EXP. NO. 3 Power on (resistive inductive & capacitive) load Series connection


 Dora Reynolds
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1 OBJECT: To examine the power distribution on (R, L, C) series circuit. APPARATUS 1signal function generator 2 Oscilloscope, A.V.O meter 3 Resisters & inductor &capacitor THEORY the following form for the power equation : If we now apply a number of trigonometric identities, the following form for the power equation will result: where V and I are the r.m.s values. The conversion from peak values Vm and Im to r.m.s values resulted from the operations performed using the trigonometric identities. For a purely resistive circuit, v and i are in phase, and θ = 0, as appearing in (Fig. 2). Substituting θ = 0 into Eq. (1), we obtain
2 where VI is the average or dc term and VI cos 2 is a negative cosine wave with twice the frequency of either input quantity (v or i) and a peak value of VI. Plotting the waveform for pr (Fig. 1), we see that : T1 _ period of input quantities T2 _ period of power curve pr Note that in Fig. (1) the power curve passes through two cycles about its average value of VI for each cycle of either v or i (T 1 = 2T 2 or f 2 = 2f 1 ). Consider also that since the peak and average values of the power curve are the same, the curve is always above the horizontal axis. This indicates that: the total power delivered to a resistor will be dissipated in the form of heat.
3 APPARENT POWER From our analysis of dc networks (and resistive elements above), it would seem apparent that the power delivered to the load of (Fig. 2) is simply determined by the product of the applied voltage and current, with no concern for the components of the load; that is, P= VI. However, the power factor (cos ) of the load will have a pronounced effect on the power dissipated, less pronounced for more reactive loads. Although the product of the voltage and current is not always the power delivered, it is a power rating of significant usefulness in the description and analysis of sinusoidal ac networks and in the maximum rating of a number of electrical components and systems. It is called the apparent power and is represented symbolically by S. Since it is simply the product of voltage and current, its units are voltamperes, for which the abbreviation is VA. Its magnitude is determined by:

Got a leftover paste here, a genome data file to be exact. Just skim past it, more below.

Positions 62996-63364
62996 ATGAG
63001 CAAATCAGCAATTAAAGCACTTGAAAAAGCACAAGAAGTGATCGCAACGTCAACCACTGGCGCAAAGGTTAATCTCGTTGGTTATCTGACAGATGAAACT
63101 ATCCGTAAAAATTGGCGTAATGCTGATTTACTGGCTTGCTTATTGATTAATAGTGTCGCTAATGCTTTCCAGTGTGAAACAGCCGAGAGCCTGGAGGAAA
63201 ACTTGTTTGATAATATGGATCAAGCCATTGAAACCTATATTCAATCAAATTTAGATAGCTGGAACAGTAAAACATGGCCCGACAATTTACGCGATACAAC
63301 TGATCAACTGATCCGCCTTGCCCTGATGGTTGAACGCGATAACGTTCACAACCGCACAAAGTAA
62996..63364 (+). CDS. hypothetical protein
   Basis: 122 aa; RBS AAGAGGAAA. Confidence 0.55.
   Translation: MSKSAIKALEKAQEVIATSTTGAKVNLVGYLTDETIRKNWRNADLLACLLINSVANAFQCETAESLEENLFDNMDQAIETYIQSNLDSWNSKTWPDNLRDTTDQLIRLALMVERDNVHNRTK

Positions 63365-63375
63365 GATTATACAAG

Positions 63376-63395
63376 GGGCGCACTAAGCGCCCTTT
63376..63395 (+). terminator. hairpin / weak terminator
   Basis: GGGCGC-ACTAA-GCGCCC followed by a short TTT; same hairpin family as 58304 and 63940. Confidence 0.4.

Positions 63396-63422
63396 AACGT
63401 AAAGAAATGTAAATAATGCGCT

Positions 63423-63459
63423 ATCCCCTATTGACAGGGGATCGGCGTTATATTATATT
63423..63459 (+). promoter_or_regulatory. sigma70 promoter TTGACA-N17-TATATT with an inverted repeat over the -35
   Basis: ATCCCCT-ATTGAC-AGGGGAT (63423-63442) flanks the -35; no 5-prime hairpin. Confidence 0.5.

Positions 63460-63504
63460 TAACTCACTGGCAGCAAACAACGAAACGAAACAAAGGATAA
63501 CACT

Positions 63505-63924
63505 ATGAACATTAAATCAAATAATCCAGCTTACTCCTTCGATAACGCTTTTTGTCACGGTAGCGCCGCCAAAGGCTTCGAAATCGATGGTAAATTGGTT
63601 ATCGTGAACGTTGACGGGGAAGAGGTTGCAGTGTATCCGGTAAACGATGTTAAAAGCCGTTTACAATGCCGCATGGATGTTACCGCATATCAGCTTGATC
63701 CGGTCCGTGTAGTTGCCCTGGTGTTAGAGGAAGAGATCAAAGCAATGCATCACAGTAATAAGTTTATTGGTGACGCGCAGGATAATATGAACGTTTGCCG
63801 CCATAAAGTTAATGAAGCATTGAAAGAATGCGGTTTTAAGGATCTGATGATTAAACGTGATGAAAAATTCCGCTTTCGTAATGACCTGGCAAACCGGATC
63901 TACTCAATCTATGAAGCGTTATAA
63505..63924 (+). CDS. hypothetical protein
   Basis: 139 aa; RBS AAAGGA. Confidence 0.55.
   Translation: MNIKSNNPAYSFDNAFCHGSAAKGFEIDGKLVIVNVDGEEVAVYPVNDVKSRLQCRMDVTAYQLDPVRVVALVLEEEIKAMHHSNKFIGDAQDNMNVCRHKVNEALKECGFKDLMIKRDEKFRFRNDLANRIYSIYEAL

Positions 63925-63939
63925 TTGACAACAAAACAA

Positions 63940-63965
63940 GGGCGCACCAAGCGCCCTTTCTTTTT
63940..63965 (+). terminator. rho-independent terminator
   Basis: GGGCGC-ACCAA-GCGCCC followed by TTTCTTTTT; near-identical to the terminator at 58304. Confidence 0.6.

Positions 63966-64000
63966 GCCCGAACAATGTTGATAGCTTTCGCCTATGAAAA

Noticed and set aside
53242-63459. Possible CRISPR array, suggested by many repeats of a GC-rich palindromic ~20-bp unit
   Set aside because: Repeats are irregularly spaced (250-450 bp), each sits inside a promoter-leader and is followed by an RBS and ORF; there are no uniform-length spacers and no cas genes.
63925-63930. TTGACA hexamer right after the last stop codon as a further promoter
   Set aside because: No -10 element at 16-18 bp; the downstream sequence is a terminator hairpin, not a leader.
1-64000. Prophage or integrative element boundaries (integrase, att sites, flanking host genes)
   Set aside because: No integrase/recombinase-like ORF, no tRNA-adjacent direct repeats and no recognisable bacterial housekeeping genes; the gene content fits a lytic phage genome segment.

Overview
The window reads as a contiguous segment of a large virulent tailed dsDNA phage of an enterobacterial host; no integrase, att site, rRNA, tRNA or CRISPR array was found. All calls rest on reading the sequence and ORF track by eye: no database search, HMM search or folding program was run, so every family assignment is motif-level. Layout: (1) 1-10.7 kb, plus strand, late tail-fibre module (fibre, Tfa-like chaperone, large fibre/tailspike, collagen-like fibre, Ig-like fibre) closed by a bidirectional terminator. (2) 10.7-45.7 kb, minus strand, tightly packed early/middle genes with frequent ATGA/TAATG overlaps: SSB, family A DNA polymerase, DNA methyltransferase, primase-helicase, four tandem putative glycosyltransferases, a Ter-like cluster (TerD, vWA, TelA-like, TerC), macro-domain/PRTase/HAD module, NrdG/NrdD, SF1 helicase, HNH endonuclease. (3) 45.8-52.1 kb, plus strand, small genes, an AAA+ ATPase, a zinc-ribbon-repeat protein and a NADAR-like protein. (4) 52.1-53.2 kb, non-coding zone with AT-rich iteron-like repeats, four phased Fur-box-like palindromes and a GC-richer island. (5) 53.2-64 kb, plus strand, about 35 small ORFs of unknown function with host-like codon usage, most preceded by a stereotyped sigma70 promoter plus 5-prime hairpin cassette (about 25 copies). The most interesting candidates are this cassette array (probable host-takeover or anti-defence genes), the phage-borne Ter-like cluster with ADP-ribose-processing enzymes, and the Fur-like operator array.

4 Or The average power to the load of ( Fig. 2) is: P = VI cos However, S = VI Therefore, power factor: power factor of a system Fp is:
5 The power factor of a circuit, therefore, is the ratio of the average power to the apparent power. For a purely resistive circuit. Also cos =Fp is the angle between the input voltage and current. A) INDUCTIVE CIRCUIT AND REACTIVE POWER For a purely inductive circuit, v leads i by 90, as shown in Fig. (3) Therefore, in Eq. (1), θ= 90. Substituting θ = 90 into Eq. (1) yields:
6 where VI sin2 t is a sine wave with twice the frequency of either input quantity (v or i) and a peak value of VI. Note the absence of an average or constant term in the equation. Plotting the waveform for pl (Fig.3), we obtain: T1 _ period of either input quantity T2 _ period of pl curve Note that over one full cycle of pl (T2), the area above the horizontal axis in (Fig. 3) is exactly equal to that below the axis. This indicates that over a full cycle of pl, the power delivered by the source to the inductor is exactly equal to that returned to the source by the inductor The net flow of power to the pure (ideal) inductor is zero over a full cycle, and no energy is lost in the transaction. The power absorbed or returned by the inductor at any instant of time t1 can be found simply by substituting t1 into Eq. (2). The peak value of the curve VI is defined as the reactive power associated with a pure inductor. In general, the reactive power associated with any circuit is defined to be VI sin v, a factor appearing in the second term of Eq. (1). Note that it is the peak value of that term of the total power equation that produces no